Levy Lab

Dr. Amit Levy, Plant Pathologist

Levy Lab Members


Huanglongbing (HLB), also known as citrus greening disease, is caused by a bacterium that grows and multiplies in the phloem of citrus trees.  The phloem, along with the xylem, comprise the plant’s vascular system and work as arteries and veins.  The xylem carries water and nutrients from the roots to the leaves and the phloem carries starch and sugars to the roots.  The phloem is a series of fluid filled tubes that spread through the tree’s roots, trunk, stems, and leaves. 

Devising a method to deliver large molecules into a plant’s vascular system has been difficult. With small molecules, such as iron (Fe) or Copper (Cu), foliar applications have been very successful.  Larger molecules, however, are unable to move past the leaf’s cuticle, a waxy substance covering the leaf’s skin.  Root application is an undesirable option.  To reach the roots, the ground would need to be saturated with the desired chemical.  The chemical would also need to be water soluble. There are a vast number of environmental concerns with this method, also, we cannot be sure that the plant will adsorb the chemical via its roots.  The insects, beneficial or not, and the microbes in the area would be affected by whatever is applied to the ground.  There is also a chance for runoff and percolation into an aquafer. As an alternative to both methods we use Needle-Assisted Trunk Infusion (NATI) to deliver substances directly to the plant vasculature.  In this project, our main goal was to determine if substances that are delivered by NATI can reach the phloem. 


First, we need to create a balloon around the truck of the tree to hold the substance we are delivering.  We start with a tree that has not been watered in a few days.  This ensures the tree will adsorb whatever substance we wish to deliver.  The balloon is made by removing the finger of a latex glove and cutting off the tip.

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Then we stretch this latex tube around a rigid plastic tube.  This allows us to slip the latex tube over the top of the tree and move past the leaves down to the trunk.  Once it is placed correctly, we slip the latex tube off the rigid tube and the rigid tube is removed from the tree.




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Description automatically generated with low confidenceThe bottom of the tube is secured to the trunk using parafilm and a 4” zip tie.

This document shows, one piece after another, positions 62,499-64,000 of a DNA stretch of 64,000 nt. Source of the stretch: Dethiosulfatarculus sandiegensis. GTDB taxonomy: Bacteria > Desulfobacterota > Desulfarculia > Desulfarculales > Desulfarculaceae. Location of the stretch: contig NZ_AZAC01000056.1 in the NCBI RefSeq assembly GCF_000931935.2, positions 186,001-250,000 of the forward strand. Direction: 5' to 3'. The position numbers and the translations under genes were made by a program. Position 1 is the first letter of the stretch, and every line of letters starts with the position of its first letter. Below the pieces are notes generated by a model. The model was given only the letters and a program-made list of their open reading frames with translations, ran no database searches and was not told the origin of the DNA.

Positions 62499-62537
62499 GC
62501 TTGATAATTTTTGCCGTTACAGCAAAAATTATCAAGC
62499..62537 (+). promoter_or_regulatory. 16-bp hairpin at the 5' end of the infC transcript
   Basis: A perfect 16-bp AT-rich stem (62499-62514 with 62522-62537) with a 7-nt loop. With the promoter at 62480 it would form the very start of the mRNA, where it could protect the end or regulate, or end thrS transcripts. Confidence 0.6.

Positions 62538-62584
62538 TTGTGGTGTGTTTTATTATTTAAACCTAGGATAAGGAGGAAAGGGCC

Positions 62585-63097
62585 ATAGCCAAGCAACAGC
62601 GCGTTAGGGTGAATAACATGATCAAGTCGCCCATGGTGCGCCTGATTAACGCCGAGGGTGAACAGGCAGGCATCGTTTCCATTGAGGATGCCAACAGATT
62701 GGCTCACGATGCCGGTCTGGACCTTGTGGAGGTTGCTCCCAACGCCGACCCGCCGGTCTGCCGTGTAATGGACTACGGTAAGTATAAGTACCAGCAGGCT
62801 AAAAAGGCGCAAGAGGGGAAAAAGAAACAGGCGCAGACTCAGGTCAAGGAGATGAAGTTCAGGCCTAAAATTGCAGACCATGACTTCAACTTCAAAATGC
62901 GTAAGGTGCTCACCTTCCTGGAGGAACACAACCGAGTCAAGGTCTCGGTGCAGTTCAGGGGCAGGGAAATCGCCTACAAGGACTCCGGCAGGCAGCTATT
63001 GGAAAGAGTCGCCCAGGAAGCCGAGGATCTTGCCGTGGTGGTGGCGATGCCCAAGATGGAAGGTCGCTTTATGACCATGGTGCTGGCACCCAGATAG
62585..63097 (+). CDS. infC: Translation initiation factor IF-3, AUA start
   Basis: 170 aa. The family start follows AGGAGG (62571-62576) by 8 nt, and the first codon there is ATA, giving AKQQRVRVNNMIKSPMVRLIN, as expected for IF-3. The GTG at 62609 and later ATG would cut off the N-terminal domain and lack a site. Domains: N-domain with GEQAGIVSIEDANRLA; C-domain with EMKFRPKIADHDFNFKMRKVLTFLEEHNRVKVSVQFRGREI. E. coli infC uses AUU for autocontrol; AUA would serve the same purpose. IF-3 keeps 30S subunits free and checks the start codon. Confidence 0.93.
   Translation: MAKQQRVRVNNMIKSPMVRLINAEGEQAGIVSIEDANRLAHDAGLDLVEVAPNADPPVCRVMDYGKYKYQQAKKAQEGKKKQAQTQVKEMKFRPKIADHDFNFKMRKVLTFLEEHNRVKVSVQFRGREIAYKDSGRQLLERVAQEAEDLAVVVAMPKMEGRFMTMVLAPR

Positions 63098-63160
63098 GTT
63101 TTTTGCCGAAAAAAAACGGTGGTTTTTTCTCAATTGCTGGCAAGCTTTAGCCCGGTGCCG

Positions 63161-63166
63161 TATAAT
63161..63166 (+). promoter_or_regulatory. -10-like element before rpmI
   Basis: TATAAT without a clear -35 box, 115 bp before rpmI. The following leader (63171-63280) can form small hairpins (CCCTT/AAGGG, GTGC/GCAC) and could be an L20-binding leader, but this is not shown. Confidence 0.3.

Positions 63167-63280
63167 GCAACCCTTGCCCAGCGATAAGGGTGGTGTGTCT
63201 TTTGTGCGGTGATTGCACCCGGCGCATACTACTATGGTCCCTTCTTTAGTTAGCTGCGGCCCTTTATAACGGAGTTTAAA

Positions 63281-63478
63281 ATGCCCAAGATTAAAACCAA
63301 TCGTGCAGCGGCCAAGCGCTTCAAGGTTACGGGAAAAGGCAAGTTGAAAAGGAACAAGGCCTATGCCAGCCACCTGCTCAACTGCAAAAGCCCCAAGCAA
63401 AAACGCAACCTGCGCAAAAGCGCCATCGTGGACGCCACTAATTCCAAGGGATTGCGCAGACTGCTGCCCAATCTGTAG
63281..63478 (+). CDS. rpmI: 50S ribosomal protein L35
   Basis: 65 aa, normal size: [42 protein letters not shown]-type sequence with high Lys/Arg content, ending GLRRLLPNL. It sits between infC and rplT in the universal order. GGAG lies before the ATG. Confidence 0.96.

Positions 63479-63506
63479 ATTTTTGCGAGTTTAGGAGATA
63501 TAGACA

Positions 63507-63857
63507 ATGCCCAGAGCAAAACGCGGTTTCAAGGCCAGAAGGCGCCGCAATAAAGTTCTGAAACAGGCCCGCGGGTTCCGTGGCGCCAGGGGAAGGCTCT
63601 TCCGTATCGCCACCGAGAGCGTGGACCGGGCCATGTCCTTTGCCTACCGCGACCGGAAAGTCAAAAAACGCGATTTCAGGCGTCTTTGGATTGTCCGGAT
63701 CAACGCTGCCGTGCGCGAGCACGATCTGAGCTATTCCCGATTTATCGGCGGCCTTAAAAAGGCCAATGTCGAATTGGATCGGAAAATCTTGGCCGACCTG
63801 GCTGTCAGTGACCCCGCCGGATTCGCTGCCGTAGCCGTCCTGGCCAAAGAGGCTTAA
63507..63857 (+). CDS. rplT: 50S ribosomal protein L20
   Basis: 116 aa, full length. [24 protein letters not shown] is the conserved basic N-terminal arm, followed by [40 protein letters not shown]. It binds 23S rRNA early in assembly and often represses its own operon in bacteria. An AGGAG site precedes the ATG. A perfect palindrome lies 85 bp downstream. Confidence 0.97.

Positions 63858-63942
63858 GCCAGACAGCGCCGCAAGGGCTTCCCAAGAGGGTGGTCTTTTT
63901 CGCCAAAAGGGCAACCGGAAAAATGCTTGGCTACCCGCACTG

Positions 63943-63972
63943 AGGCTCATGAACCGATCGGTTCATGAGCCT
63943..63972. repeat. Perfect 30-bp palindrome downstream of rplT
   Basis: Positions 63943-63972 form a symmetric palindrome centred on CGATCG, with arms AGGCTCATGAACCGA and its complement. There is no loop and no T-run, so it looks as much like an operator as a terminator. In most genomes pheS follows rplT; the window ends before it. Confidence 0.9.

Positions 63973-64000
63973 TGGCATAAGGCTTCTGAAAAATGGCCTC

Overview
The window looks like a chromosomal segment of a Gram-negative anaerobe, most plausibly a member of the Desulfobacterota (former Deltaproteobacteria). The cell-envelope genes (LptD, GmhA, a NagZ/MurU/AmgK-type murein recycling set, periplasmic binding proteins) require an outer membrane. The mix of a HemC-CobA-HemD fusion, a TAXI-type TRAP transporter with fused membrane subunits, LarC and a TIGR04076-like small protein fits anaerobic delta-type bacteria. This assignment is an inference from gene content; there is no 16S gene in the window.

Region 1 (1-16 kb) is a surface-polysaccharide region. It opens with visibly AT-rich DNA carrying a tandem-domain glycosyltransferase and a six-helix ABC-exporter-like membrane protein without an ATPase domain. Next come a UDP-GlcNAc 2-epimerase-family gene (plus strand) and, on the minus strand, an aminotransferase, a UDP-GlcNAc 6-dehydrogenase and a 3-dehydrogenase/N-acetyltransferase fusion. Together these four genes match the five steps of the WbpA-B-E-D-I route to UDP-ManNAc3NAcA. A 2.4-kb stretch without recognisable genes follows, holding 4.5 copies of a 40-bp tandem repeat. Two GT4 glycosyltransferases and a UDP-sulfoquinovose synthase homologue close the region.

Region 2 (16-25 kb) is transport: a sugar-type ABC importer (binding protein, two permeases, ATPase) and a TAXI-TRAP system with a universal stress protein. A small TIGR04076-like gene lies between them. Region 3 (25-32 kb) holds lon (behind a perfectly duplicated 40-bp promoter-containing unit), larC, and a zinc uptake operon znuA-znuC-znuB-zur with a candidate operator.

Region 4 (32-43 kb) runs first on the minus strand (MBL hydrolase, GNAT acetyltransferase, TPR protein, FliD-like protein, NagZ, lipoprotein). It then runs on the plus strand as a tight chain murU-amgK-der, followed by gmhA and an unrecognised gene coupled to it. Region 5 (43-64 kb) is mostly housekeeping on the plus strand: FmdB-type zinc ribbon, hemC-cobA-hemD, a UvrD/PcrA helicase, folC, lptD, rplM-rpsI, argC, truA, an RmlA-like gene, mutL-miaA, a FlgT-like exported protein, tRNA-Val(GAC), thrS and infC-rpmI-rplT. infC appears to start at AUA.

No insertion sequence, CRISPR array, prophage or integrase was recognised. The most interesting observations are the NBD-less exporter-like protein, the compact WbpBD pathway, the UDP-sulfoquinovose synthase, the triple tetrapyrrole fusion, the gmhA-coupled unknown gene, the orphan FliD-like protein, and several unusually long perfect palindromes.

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Above the location where the latex tube is secured to the tree, the trunk is punctured with a micro-abrassion tool.  This tool creates rows of tiny holes in the trunk of the tree.  Then whichever substance we want to add to the latex tube is added.  The tube usually holds 2 milliliters of fluid.  The top of the tube is secured with a second zip tie to prevent evaproation.   From this point, the tree is watered and left in a sunny area for 24-48 hours.  After the waiting period, the vascular tissue of the tree is checked for the substance that was added to the balloon.


This tree had Rhodamine (a fluorescent dye) added to the balloon.  You can see the veins (vascular tissue) in the leaves fluoresce under UV light.


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This is the same tree under blue light.



In order to prove that NATI can deliver the substances to the phloem, we used red fluorescent protein that is produced by a transformed virus, Citrus tristeza virus.  This virus is Phloem limited and the protein fluoresces in the red spectrum. Thus, the red color indicates these are phloem cells.


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The green is an antibiotic, bocillin, which is a modified penicillin molecule.  It has been modified to fluoresce in the yellow green spectrum.  We introduced the bocillin to the tree with NATI.

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The orange areas are locations where the green bocillin and red protein are fluorescing in the same location. This shows that penicillin delivered through NATI goes into the phloem.



This image shows red fluorescent protein that is labelling the phloem, same as the previous photo.  The green is the antibiotic tetracycline that naturally fluoresces in the yellow-green spectrum.  The orange areas are locations where the green tetracycline and red protein are fluorescing in the same location. 


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This is a close-up of the phloem area showing primarily orange where both the antibiotic and red protein are in the same location in the phloem.




Articles about trunk injection: